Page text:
In addition to providing access to expensive tools, Factur serves as a place where ideas can cross-pollinate.

I met another member here named Bill Ball, and, together, we both had a similar vision for a low-cost robot that people could learn about electronics and about robotics and about programming.

And so we kind of worked together over a couple months and put together an initial prototype for this robot, that our target is to try to keep it under $50.

This project really wouldn't have been possible without Factur.

Really, more than anything, it's the opportunity to meet people who have similar interests but different levels of expertise and different types of expertise.

I feel like I'm kind of a creative person, and I have a lot of ideas.

And I like to be able to get those ideas out to a certain point to see if it's worth going further with it.

And being able to learn the stuff that will teach other people, you kind of in turn learn a lot about your own ideas.

For Douglas Brown, it's also important that Factur welcomes a broad range of creators.

We're about as evenly demographiced as possible.

I mean, the concept there is we have an equal segment of artists that come in here that are looking to expand upon their art.

One of the pieces that I'm best known for around town is the dinosaur skull out of cardboard.

One of those artists is Bob Barnett.

I do a lot of work where art and technology meet.

I'm very inspired by science fiction.

Here, I get work with a lot of great engineers who have taught me a lot about electrical engineering and computer programming, and they're helping me with the process of building a better version of all the different things that I build.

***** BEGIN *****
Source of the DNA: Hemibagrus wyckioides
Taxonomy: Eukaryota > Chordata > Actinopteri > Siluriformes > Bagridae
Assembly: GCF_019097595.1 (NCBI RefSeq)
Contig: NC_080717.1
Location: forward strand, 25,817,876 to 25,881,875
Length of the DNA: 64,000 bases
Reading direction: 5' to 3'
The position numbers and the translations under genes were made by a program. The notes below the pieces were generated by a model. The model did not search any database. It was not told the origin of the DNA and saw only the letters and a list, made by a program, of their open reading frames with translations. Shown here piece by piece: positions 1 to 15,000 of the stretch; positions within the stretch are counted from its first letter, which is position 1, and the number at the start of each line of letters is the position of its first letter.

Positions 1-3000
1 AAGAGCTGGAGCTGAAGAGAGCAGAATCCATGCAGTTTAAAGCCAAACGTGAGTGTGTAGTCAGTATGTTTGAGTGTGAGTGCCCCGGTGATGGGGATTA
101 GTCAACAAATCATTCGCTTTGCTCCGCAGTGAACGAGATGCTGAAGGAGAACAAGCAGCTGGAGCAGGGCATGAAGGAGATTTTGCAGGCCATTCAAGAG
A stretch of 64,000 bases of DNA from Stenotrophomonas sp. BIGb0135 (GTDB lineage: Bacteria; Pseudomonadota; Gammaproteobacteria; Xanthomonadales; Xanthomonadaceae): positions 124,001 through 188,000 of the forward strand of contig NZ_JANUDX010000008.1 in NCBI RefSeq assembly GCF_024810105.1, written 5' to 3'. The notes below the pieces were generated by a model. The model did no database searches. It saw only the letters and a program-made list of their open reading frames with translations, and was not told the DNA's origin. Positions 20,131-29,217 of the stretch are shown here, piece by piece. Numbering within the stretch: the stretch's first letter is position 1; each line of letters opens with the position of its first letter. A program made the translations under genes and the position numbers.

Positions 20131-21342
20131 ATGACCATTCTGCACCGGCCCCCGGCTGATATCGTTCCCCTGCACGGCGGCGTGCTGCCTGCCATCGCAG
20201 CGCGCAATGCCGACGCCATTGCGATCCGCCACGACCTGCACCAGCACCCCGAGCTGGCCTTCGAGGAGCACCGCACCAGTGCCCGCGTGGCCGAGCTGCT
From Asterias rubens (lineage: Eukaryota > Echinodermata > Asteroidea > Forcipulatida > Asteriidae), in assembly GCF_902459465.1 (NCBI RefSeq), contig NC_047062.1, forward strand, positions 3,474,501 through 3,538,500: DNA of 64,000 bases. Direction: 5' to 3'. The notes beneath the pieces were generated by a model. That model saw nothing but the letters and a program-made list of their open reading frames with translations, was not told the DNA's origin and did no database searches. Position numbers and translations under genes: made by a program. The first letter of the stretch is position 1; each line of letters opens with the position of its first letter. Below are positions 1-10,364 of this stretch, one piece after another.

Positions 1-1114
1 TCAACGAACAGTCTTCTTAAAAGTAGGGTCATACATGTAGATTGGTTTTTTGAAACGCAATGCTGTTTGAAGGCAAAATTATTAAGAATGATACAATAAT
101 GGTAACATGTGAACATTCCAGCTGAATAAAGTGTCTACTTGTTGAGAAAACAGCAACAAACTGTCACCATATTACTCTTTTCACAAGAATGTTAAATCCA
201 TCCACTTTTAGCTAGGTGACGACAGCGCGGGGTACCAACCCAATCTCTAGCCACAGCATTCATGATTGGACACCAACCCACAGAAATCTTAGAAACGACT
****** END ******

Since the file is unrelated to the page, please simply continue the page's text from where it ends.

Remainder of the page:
This object exists in a niche of its own where it is the intersection of astronomy, computer programming, mechanical design, electronic design, graphic design, interface design.

It has so many different aspects that it ties into for this specific piece.

You can use it to point at objects in the sky and track them and take photographs of them, or you can use it to map an area of the sky.

You could use it also for home security.

You could plot the infrared temperatures of crops.

I wanted to build it for the common user.

It's only about $200 to build the thing, and it's all open-source architecture.

So you can program it yourself to do what you'd like it to do.

Factur may appear to be a cool workshop decked out with cutting edge tools, but ultimately, it's not just about shiny new hardware.

Factur is about people.

We have a number of really talented people that have kind of come out of the woodwork to come to Factur to kind of see their own dreams become a reality, and that's a wonderful thing, because when you work for a job and you have a plethora of tools but you can only work on those tools for somebody else, it's nice to be able to have the skill set to come someplace and work on those tools for yourself.

So that's one of the pride things that we have in Factur.

People should be empowered to be able to have the knowledge to create the ideas that they have so that they can share them with the world.